A. Generally, no - not if the decision solely involves state law. The Michigan Supreme Court is the "court of last resort," meaning it makes final decisions about the interpretation of state law. There are no further ways to appeal such cases.

An appeal can only be made if a case involves legal questions related to the U.S. Constitution. Example federal issues might include the First Amendment (freedoms of speech, press, religion, petition, and assembly) or the Fourth Amendment (search and seizure).

Why? State courts interpret the U.S. Constitution, but they must follow the rulings of the Supreme Court of the United States (SCOTUS). In legal lingo, this is called binding precedent or binding authority.

If a party thinks the Michigan Supreme Court has not interpreted the federal Constitution correctly, they may appeal their case directly to SCOTUS; however, the federal Supreme Court only grants certiorari in (takes) select cases that have national significance, which in practice is a small number each year.


So, my opinion stands in that the court case that's currently active is about curtailing the Michigan governor's emergency powers. That does not have federal standing as a constitutional issue because governors are directed by their state's laws and state constitution. The USSC heard the case concerning the Electoral issue because the EC is a federal constitution directive to states.

So Phage, you may disagree all you want but that is how the many sources I looked at define it. The court's own definition is what I am going by, not just what I feel it should be.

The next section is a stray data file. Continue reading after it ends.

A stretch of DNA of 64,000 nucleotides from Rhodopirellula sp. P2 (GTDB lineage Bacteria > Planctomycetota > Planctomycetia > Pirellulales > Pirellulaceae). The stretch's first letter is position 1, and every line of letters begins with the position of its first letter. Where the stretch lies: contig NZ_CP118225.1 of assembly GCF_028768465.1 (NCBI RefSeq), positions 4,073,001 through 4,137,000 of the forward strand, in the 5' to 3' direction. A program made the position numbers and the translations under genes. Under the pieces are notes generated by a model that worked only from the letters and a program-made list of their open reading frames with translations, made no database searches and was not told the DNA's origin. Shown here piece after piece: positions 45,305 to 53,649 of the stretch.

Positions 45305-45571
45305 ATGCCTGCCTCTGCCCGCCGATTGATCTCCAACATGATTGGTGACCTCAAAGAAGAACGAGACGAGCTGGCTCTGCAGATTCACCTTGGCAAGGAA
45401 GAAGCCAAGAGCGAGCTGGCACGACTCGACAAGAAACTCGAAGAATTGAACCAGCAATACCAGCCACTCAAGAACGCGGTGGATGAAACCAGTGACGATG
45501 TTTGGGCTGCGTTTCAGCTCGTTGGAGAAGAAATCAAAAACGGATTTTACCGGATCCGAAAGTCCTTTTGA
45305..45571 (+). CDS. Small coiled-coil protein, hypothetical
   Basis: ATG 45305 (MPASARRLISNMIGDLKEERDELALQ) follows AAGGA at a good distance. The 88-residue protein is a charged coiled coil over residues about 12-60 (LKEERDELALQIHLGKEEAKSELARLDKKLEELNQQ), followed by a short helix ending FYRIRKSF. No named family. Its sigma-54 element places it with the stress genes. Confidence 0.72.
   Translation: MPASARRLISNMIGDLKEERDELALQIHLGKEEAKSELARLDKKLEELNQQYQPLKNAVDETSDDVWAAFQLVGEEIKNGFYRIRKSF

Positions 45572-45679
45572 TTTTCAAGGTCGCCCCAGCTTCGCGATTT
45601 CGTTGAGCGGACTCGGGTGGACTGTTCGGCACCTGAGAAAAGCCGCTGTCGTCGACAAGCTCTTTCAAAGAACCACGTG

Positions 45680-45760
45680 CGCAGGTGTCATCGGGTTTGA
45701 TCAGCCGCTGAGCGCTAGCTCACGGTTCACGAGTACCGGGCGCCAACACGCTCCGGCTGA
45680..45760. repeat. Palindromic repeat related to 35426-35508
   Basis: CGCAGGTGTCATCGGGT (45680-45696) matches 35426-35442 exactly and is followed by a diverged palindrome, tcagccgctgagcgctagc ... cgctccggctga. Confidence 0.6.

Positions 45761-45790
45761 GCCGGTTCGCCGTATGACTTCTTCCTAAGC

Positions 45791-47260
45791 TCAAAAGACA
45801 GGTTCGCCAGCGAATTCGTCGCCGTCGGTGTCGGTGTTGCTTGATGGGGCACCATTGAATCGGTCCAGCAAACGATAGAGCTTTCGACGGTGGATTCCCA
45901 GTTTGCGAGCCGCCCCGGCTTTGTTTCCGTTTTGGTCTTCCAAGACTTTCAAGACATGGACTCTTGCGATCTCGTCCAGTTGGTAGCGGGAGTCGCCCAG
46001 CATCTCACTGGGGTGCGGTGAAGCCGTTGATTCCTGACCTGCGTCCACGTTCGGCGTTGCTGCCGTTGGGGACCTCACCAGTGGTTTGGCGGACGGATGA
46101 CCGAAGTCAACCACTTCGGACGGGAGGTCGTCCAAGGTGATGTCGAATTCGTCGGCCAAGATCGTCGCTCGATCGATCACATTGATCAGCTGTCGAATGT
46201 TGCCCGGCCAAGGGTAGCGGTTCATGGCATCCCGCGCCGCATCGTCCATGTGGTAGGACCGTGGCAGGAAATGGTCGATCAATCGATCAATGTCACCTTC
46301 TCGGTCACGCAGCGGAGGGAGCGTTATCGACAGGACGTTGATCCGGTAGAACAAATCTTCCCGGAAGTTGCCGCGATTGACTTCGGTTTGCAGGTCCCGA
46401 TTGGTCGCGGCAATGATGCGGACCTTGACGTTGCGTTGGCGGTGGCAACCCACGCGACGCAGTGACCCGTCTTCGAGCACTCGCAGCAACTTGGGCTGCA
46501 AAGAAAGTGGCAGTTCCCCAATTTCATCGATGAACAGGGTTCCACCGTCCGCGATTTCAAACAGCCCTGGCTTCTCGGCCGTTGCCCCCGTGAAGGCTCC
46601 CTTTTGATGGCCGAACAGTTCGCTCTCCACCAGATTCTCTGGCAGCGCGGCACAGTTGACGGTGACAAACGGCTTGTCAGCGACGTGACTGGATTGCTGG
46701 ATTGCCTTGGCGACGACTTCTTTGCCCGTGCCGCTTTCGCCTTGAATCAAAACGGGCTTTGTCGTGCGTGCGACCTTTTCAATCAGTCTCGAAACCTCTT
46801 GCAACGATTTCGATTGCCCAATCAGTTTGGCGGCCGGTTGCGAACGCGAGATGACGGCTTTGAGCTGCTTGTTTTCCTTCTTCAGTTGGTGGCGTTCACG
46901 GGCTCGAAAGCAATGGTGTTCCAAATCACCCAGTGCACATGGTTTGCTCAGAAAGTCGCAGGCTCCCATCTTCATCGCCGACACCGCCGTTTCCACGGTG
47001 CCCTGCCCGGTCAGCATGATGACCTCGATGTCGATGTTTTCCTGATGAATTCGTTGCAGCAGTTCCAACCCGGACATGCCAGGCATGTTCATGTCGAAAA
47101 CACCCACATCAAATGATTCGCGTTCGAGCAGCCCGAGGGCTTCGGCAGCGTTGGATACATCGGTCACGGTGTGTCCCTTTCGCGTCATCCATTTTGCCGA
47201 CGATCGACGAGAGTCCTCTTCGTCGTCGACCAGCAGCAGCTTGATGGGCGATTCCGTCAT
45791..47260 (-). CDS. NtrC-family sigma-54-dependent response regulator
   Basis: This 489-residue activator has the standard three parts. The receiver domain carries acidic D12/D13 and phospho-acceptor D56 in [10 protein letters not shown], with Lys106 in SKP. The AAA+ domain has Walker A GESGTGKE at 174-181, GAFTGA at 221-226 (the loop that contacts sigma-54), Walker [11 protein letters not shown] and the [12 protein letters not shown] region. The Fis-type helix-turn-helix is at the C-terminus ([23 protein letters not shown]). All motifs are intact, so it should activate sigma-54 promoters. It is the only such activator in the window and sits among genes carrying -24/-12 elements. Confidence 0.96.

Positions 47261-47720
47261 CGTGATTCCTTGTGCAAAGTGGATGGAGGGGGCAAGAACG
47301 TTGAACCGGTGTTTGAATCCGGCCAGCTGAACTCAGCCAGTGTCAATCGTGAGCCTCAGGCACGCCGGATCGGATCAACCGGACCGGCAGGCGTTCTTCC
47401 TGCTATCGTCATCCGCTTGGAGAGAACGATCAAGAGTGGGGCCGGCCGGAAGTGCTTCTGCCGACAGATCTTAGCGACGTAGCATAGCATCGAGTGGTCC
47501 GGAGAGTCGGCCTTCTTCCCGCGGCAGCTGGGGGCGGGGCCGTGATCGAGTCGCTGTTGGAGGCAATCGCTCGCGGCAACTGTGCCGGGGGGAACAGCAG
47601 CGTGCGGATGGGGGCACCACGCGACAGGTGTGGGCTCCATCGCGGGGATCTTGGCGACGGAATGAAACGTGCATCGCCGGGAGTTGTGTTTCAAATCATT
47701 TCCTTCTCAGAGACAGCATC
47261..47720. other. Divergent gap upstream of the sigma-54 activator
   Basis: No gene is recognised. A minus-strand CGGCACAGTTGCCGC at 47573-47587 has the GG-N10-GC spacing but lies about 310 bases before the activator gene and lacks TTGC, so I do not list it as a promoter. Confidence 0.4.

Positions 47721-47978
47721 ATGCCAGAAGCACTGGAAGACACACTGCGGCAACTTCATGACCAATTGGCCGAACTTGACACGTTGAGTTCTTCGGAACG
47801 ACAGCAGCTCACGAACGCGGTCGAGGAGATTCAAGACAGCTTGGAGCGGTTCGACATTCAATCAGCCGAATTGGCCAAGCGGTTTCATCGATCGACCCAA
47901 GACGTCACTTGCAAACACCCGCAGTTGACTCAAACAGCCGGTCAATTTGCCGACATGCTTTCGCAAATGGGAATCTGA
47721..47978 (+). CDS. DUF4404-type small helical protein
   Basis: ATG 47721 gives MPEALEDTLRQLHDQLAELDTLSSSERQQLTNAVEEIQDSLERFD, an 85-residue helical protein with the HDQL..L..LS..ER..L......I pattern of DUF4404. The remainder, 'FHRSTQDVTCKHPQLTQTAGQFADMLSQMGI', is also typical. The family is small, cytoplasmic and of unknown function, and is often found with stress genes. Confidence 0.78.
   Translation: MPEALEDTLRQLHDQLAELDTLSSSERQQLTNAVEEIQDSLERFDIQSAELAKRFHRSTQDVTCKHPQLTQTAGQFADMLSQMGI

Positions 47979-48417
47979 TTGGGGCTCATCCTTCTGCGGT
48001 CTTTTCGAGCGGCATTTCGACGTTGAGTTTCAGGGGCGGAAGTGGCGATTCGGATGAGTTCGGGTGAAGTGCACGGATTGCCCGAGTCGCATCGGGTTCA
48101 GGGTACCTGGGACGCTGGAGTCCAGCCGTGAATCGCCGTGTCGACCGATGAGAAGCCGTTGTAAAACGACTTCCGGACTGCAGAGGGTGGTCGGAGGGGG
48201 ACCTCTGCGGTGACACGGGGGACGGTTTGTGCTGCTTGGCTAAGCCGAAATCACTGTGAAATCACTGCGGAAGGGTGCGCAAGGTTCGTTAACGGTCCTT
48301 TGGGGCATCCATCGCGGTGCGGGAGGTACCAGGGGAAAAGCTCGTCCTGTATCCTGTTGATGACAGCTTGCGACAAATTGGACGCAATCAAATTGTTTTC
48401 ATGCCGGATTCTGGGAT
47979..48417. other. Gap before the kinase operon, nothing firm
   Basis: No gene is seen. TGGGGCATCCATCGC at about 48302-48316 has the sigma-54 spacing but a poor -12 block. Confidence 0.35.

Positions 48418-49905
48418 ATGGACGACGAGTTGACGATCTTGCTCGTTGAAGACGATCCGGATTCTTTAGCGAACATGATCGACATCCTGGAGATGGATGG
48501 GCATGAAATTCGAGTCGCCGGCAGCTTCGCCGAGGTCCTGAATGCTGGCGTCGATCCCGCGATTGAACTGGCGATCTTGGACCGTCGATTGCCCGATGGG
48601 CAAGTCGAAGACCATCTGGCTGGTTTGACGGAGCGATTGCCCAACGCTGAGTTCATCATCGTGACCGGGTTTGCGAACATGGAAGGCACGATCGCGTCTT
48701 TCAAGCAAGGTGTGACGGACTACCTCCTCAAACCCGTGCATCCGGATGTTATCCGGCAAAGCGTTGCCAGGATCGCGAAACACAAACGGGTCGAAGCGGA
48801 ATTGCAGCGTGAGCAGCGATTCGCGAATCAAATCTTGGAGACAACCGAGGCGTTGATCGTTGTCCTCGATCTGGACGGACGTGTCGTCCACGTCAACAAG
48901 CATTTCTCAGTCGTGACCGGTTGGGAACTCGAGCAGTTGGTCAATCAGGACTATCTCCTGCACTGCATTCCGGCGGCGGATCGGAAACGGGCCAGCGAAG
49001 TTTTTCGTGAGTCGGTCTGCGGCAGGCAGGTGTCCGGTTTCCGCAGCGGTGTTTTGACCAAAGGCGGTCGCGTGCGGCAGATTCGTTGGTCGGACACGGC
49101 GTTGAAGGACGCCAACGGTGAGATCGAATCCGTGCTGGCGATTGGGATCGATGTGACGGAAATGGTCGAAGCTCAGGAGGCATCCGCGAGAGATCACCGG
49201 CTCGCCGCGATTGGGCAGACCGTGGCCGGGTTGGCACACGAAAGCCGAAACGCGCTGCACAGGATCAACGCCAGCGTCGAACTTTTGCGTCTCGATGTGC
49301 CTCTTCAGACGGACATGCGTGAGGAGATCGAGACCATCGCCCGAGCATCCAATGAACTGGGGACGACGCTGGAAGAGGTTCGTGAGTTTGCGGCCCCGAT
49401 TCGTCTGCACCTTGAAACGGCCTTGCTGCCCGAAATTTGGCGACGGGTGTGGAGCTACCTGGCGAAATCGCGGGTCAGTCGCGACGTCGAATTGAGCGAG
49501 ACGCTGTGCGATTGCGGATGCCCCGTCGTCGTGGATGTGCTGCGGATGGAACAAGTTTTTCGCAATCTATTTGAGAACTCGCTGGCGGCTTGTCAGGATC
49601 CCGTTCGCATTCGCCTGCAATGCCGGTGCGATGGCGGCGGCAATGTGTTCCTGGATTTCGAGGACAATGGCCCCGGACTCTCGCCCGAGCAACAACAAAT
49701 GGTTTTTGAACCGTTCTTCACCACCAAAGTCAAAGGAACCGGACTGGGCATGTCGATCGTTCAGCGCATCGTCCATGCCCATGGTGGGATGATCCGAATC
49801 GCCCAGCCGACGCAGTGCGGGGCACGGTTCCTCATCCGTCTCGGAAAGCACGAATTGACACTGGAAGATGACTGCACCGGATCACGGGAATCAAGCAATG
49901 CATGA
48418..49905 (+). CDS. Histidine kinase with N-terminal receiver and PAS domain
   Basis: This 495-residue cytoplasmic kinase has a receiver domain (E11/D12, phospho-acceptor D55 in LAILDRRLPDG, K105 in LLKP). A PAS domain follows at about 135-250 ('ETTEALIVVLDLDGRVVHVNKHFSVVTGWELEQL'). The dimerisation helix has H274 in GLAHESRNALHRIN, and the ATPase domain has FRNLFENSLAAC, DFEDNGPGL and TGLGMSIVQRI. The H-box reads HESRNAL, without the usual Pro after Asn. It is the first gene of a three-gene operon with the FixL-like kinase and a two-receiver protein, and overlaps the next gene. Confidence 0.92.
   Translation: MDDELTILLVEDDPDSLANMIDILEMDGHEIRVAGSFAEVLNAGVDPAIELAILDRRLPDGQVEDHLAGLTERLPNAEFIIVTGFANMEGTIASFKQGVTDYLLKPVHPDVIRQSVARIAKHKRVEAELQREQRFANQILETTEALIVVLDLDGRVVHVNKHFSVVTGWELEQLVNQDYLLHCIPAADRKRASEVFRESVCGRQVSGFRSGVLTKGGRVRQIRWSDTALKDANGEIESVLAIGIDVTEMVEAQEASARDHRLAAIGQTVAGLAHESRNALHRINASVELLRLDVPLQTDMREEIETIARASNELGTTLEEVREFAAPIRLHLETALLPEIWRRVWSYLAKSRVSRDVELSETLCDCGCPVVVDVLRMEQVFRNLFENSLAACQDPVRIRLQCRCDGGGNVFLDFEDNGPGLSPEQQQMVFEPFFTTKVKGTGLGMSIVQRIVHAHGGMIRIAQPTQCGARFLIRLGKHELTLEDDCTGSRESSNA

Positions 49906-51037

After a lot of consideration, there are still two issues - the recall and curtailing the governor's emergency powers as DTOM originally posted. The recall is based on her disobeying state laws regarding working with the legislature on the extensions, that is going forward. Curtailing her emergency powers still only deals with state law, not federal law, so that stops at the Michigan SC after the ruling. That is my opinion as I read the law and the courts' decisions.

My only concerns about this right now are can we get enough signatures on the petitions in time to recall her, then how long is it going to take to settle the emergency powers case if the MISC doesn't want to fast-track it. We will see how it works out, she's going to have another press conference this morning, probably to tell us she's rolling back the lockdown to the previous stage because of the outbreaks. Again, she is not working with our legislature as the law requires her to do so I suspect there will be mass disobedience of anything she says today.

I also read this morning that WalMart is mandating masks or you can't go in. I'll be going elsewhere just on that point alone, masked or not. If my vascular surgeon's office knows it's not as deadly as TPTB are claiming, I'm not going to listen to any politician about it.